The expression “hire hard, manage easy” means that the time, effort and expense devoted to screening job candidates pays big dividends down the road. The psychic and economic costs of a poor hiring decision are not something any of us want to contemplate. We have all experienced the frustration involved in making a poor hiring decision and then trying to “fix” it. In addition, it is estimated that the cost of locating, screening and training someone to replace the sub-par employee ranges from $10,000 to $60,000.
One area where we can do a better job of screening candidates is during the job interview.
Americans have a love affair with the interview. It is by far, the most widely used means of screening job candidates in use today. However, a number of academic studies have suggested that the face-to-face interview is one of the least reliable means of distinguishing good candidates from bad. Nevertheless, we’re addicted to the interview process and convinced that we can establish a “connection” of some kind with the top candidate. Surely, our perceptive nature and shrewd judgments about people will enable us to get a “feel” for the right candidate. Even better, maybe one of the candidates will think, act or look like us.
This may also raise our comfort level with that special candidate.
Un-scientific? You bet it is. There is absolutely no evidence that intuition or “gut feelings” produce better performers on the job. But there are some straightforward steps each of us can take to increase the effectiveness of interviews. Like many endeavors – – both on the job and in your personal life – -a strong dose of organization and advance planning will help. The next time you are preparing to interview candidates for a job, remember that an effective interview has three components:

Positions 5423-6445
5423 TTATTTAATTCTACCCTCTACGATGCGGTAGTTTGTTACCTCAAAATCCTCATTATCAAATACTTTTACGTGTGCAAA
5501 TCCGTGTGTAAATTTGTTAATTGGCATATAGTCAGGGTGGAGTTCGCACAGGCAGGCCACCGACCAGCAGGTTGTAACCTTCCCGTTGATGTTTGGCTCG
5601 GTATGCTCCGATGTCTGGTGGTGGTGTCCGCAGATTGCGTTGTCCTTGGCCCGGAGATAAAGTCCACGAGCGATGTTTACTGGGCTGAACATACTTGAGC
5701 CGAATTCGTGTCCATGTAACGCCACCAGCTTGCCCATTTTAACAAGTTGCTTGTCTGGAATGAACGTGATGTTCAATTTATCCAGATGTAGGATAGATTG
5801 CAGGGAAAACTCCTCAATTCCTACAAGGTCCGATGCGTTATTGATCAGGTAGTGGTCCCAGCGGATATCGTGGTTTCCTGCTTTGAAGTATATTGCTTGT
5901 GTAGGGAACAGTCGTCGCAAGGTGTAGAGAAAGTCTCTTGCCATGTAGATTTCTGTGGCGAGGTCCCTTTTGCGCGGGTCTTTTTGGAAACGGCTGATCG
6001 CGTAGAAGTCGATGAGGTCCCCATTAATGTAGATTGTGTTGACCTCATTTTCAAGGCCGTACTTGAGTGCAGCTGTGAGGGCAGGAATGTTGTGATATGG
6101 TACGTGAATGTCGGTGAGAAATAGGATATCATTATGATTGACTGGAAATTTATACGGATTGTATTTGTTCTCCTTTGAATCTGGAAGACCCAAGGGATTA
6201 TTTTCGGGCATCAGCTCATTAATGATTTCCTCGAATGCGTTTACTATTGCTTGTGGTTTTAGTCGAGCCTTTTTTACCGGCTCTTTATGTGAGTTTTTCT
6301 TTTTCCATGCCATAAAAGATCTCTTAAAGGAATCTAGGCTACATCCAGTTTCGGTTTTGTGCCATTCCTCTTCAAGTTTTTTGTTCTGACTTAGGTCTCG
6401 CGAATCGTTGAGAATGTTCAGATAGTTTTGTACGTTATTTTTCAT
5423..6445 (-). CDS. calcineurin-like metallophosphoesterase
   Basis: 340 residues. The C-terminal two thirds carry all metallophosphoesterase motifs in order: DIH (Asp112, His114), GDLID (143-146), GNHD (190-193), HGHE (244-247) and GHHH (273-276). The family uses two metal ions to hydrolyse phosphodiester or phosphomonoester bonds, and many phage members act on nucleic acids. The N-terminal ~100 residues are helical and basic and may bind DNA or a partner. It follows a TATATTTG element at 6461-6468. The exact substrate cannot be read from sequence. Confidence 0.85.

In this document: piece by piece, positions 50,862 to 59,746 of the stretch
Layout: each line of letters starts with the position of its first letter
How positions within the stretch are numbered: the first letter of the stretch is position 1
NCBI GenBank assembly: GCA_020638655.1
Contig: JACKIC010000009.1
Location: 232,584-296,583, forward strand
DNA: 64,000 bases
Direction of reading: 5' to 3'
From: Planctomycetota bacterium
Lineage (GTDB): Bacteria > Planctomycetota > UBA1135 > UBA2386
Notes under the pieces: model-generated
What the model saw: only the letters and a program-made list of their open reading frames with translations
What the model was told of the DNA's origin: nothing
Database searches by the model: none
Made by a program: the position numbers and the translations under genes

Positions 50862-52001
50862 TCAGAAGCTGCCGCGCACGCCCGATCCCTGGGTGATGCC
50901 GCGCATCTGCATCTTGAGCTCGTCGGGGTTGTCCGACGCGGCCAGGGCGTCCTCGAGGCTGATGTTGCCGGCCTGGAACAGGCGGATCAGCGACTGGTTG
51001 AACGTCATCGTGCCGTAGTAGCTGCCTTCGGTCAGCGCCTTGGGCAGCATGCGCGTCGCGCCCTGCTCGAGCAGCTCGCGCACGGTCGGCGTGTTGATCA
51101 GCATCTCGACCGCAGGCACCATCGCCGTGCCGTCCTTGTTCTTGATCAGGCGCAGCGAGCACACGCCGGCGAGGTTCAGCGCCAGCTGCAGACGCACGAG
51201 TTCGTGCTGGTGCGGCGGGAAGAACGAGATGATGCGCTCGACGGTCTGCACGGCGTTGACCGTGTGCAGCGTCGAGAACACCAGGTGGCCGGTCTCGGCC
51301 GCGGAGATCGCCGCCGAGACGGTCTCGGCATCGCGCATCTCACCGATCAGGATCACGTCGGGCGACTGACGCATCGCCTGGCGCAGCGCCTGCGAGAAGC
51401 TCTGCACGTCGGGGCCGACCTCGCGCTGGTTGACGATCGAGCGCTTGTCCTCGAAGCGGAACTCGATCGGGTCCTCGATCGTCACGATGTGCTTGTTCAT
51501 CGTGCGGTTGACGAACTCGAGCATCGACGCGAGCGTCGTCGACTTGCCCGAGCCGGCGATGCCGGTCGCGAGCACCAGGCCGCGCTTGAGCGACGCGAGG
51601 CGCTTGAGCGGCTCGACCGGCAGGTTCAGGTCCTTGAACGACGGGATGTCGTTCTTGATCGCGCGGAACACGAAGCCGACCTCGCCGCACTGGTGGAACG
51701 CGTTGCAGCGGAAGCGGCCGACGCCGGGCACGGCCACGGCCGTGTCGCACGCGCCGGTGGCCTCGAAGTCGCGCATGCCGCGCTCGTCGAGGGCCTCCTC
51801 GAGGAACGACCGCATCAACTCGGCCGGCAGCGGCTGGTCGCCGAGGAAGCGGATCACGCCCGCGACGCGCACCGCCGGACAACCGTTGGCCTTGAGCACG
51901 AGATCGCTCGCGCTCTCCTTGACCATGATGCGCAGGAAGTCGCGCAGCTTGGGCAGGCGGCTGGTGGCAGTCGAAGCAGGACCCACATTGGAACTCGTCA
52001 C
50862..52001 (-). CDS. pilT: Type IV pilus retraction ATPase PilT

As part of your advance planning, you will want to review the position description and qualification requirements of the position for which you are conducting interviews. What are the “critical elements” of the position (as opposed to optional or “nice to have” skills)? Have you thought about the specific abilities that the candidate must have in order to succeed in the position? Believe it or not, one of your best sources of information is your colleagues at work. Solicit their feedback about the qualities they view as critical for success.
Take some time to closely review the candidate’s application package. As you review each application, ask yourself: